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| 3 October 2012 | Reply

Metro City, Perth, Western Australia
By Shane Pinnegar  |  Photography by Maree King

There are many who thought it would be a cold day in hell before Jeff Martin, Stuart Chatwood and Jeff Burrows would share a stage again, much less tour their native Canada and Australia, release a live album (due soon) and enter the studio as a band again – which Martin announces tonight will be happening in early 2013!

Everything about tonight evoked their glory days as the dark and brooding link between Led Zeppelin and 90’s Indie rock. From a moody entry amidst smoke and lights, through a short feedback intro and through many of their best loved songs The Tea Party proved that time had not reduced their enigmatic, charismatic presence.

Sinewy and beguiling openers The River and The Bazaar showcase everything that made The Tea Party so unique – Martin’s rich baritone, Chatswood and Burrows’ immaculate instrumentation and their love of Eastern rhythms.

Lullaby – the only song to feature from 2001’s The Interzone Mantras, their second last album – was described by Martin as “a song for the little ones which turned out a bit demonic…” Tonight, as on the album, it is hypnotic and mesmerising and – yes – more than just “a bit” demonic.

Looking as fit and trim as they’ve been since their 2005 breakup, their onstage interaction proved that their former animosity has dissipated, if not been completely resolved.

Correspondeces builds to a mighty climax after a simple yet electrifying Jeff Martin guitar solo; then a touching tale of Jeff Buckley handling lights for the band in Sydney many years ago leads them into a snippet of Buckley’s hauntingly beautiful The Last Goodbye. As the band take up a cover of Daniel Lanois’ The Messenger, they layer it with such power and beauty that is redolent in what they don’t play as much as in what they do.

Fire In The Head’s monstrous riff ploughs down all before it, reminding one and all that it remains one of the 90’s most potent anthems, while its atmospherics and lyrical mysticism channel a higher power.

Despite a plea for silence during the gentle acoustic The Badger, much of this instrumental was drowned out by the disrespectful elements in the crowd who seemed to talk louder and more intrusively than during the more bombastic numbers.

Another acoustic number, Shadow Of The Mountain, fared better as Martin engaged the crowd with a tale of descending a mountainside whilst coming down off a psilocybin trip.

Another Triple J favourite, Suns Going Down, showcased another huge riff, before Zahira evoked the sounds of a Moroccan bazaar before the impetus grows and it becomes a huge and powerful beast.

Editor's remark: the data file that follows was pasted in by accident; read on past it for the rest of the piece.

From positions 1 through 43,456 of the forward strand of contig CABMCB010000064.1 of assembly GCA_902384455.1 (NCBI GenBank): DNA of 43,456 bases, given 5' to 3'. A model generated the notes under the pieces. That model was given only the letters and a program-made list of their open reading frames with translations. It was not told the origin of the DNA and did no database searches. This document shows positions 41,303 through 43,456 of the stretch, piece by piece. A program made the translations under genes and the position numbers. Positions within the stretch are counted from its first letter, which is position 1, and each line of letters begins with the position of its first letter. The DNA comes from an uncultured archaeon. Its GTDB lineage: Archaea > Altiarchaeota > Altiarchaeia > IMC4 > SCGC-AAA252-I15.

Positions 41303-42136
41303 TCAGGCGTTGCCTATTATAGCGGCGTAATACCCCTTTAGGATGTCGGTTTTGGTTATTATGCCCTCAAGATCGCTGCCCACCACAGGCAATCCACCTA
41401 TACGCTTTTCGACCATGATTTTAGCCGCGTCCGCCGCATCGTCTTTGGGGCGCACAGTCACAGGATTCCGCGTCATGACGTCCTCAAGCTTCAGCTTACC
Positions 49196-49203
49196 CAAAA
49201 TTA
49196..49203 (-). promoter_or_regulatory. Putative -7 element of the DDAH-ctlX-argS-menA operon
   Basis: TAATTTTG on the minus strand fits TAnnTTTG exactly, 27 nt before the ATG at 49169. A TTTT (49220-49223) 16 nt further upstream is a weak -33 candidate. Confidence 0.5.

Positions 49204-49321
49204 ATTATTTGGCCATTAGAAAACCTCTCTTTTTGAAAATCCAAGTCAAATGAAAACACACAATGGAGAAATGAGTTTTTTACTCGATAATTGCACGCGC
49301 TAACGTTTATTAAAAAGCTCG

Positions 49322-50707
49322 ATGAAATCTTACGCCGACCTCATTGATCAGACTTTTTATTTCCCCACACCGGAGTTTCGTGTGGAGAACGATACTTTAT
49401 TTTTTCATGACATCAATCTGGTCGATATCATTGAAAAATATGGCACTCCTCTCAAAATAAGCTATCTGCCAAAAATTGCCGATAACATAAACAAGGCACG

Martin takes a turn on a traditional instrument for Halcyon Days, before strapping on a double necked axe to another song from their 1991 debut album that made their name – the classic Save Me. Taking the song on an epic trip into Led Zep’s Kashmir for an extended violin bow solo, Martin takes the song to an epic climax.

Which the multiple distractions of Martin’s dark and dangerous charisma, and predilection for exotic instrumentation and song structures, it’s easy to forget that he is quite the guitar hero. Whether it’s a double necked Les Paul, an acoustic guitar or a traditional Middle Eastern instrument, he flays the strings with consummate skill and style, throwing rock shapes all the while.

The inclusion of Heavens Coming Down brought even more smiles to the faces of the heaving crowd, sidestepping briefly into All Along The Watchtower, then back again as Martin exhorted “Perth, you’re all stars”, before another epic finish.

A singalong lightened up the rather dark Release – originally recorded for the White Ribbon charity against violence towards women, and Temptation closes out the main set.

The three wunderkinds return triumphantly to the stage for the acoustic stomp of Winter Solstice, Chatswood coaxes magic by turning the handle on some exotic hurdy gurdy sounding instrument while Burrows dances around with the infectious and manic enthusiasm he has shown all night, clapping and gesturing to all to get up and dance.

Finally, Sister Awake – and it’s sidestep into Paint It Black – showcases three men at a point in their life where they have successfully risen above their personal problems and are clearly relishing playing to such an enthusiastic crowd.

Martin may be the focal point of The Tea Party with his Machiavellian visage and distinctive voice, but there’s no denying the virtuosity and chemistry of all three when they hit their stride. It’s that “greater than the sum of their parts” thing, and it’s good to have them back!

The River
The Bazaar
Last Goodbye/The Messenger
Fire In The Head
The Badger
Shadow Of The Mountain
Nobody’s Fault But Mine/Sun Going Down
Halcyon Days
Save Me/Kashmir/Save Me
Heavens Coming Down/All Along The Watchtower

Winter Solstice
Sister Awake/Paint It Black

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Category: Live Reviews, Photo Galleries

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